The success of Rav Benny’s project speaks for itself. Thousands of Israelis now come together to study what the late George Steiner called the book, and in its original language. The demand for these lessons has also burgeoned into English so that a much wider population of readers can benefit from the deeper meaning of this sanctified text. This bottom-up approach attracts more and more devotees.
Laurie Heller is one such student. She is part of an English language group that meets via zoom each week to discuss a chapter of Tanach. The group is able to read both Hebrew and English. Laurie, for example, studied at Yeshiva University in New York, and others in the group have varied backgrounds “We even had a female reform rabbi who was visiting Israel,” she recalls. “By studying a chapter at a time – unlike studying a weekly portion, which incorporates a number of chapters – we are able to go deeper into the text. We use all sorts of source texts. I am currently using Rav Steinsaltz’s commentary, though I have used more classical texts in preparing my study. What I gained from this study (and she is now into her third round) is the historical context of the Tanach. I have a timeline that I didn’t have before, and it makes everything clearer. There are also events for the groups such as a session at the President’s Residence, which is very encouraging, to know that the president of Israel is also behind this project.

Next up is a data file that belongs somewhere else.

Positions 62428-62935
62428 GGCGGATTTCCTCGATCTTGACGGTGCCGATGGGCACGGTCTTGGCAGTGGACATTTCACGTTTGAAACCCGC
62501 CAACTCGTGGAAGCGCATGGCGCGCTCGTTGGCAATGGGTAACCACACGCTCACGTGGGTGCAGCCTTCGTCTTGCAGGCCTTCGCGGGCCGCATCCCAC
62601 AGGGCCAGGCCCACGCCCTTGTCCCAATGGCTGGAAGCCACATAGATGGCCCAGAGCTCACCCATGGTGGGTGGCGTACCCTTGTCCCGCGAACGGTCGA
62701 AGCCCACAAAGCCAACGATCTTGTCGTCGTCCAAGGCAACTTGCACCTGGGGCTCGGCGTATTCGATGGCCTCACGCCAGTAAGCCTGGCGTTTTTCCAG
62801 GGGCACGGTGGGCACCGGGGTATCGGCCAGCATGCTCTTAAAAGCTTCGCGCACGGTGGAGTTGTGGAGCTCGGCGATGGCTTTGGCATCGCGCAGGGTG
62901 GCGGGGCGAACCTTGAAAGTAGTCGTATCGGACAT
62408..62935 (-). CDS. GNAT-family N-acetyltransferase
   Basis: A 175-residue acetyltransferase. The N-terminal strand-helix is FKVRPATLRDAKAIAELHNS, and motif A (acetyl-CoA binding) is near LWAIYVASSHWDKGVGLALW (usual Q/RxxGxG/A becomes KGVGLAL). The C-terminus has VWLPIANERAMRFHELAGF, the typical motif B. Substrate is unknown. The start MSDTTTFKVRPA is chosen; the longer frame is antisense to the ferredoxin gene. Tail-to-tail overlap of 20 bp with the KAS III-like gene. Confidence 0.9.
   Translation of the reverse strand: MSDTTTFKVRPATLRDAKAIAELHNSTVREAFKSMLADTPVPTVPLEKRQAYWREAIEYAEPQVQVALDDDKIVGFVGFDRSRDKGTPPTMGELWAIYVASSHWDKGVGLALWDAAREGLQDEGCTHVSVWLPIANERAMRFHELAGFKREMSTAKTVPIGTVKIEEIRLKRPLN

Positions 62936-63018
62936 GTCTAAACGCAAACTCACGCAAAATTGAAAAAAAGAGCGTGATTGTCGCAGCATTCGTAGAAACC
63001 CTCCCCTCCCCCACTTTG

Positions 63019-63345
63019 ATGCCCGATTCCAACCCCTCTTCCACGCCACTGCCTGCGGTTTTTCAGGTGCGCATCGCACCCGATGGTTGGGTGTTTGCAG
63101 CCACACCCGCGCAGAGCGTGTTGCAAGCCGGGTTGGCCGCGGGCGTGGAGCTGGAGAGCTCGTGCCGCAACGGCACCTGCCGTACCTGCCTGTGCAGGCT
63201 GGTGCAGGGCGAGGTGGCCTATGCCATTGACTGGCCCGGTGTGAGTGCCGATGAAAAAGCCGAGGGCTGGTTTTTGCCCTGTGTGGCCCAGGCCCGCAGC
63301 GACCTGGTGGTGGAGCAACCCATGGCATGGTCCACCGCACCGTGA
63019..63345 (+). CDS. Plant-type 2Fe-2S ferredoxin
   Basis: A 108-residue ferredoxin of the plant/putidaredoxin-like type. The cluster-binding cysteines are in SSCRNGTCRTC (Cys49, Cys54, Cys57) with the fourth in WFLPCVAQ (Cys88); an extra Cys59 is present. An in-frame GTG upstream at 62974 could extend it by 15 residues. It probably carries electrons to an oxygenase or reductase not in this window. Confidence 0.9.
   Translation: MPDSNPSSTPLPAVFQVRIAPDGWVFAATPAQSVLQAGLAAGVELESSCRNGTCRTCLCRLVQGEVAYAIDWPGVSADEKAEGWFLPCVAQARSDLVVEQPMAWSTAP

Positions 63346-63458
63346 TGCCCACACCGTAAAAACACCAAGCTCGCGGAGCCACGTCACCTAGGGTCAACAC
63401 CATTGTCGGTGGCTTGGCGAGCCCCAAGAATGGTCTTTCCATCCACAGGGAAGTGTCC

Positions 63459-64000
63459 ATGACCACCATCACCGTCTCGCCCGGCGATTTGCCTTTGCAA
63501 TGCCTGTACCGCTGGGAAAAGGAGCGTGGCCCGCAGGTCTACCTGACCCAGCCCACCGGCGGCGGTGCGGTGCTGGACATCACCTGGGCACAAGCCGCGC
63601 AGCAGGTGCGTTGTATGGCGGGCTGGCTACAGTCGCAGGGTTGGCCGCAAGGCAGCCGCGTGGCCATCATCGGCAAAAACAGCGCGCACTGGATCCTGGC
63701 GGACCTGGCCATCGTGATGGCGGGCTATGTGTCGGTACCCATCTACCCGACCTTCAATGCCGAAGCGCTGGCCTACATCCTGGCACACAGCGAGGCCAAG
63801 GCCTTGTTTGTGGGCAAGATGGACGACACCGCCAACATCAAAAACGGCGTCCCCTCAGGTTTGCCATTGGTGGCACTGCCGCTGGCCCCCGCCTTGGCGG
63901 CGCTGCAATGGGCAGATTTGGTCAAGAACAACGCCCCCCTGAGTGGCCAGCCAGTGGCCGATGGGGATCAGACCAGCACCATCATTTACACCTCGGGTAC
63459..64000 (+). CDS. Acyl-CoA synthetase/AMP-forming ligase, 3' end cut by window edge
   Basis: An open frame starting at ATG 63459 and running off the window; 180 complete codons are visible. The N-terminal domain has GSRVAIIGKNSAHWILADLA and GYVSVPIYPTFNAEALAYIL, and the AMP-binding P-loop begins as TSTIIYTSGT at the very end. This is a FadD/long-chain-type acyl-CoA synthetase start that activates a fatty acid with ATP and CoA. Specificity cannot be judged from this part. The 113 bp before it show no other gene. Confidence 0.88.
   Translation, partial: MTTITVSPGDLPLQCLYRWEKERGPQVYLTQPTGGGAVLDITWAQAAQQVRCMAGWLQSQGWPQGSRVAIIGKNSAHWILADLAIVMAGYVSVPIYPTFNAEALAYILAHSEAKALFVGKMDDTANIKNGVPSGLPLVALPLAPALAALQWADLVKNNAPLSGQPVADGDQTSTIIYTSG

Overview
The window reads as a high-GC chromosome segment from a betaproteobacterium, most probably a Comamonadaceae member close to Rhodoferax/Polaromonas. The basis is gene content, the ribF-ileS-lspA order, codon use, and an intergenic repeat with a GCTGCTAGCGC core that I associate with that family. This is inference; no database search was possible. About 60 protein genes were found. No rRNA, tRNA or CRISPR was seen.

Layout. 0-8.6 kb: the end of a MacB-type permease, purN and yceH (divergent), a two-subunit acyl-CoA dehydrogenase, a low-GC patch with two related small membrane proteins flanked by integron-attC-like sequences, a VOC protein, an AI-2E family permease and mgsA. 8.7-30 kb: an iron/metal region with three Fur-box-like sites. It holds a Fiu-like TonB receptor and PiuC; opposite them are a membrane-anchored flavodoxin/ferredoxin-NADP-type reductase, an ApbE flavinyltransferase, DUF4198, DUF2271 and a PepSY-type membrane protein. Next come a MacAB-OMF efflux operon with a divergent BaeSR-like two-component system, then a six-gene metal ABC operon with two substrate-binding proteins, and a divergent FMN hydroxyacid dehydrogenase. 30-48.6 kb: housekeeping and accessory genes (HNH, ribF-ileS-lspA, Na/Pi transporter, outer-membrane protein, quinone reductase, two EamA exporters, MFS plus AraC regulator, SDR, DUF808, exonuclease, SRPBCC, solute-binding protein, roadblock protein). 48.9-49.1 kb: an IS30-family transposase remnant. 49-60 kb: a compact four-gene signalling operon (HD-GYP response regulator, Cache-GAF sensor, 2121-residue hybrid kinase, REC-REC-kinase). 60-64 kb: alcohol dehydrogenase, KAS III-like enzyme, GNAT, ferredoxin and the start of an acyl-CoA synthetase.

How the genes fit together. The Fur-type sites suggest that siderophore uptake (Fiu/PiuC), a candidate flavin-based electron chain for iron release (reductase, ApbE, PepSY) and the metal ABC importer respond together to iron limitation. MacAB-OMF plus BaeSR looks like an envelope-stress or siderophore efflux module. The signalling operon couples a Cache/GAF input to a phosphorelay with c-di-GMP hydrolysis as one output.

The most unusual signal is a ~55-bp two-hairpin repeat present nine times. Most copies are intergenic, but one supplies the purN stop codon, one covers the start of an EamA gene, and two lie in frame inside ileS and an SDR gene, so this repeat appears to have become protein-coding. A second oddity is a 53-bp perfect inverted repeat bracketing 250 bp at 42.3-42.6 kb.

“The English sessions are helped by the American-based branch of 929, so we don’t hear that often directly from Rav Benny, although from time to time he appears in English on Zoom. What is wonderful about the program is that it includes commentaries from all sorts of sources – whether Orthodox or not, or Jewish and non-Jewish. I value the diversity. If you want to live in the modern world, you have to know what other people say.”
Laurie, who emigrated many years ago from the US, is convinced that studying the Tanach in Israel is essential: “It’s the basis. If we don’t have that, why are we here?” ■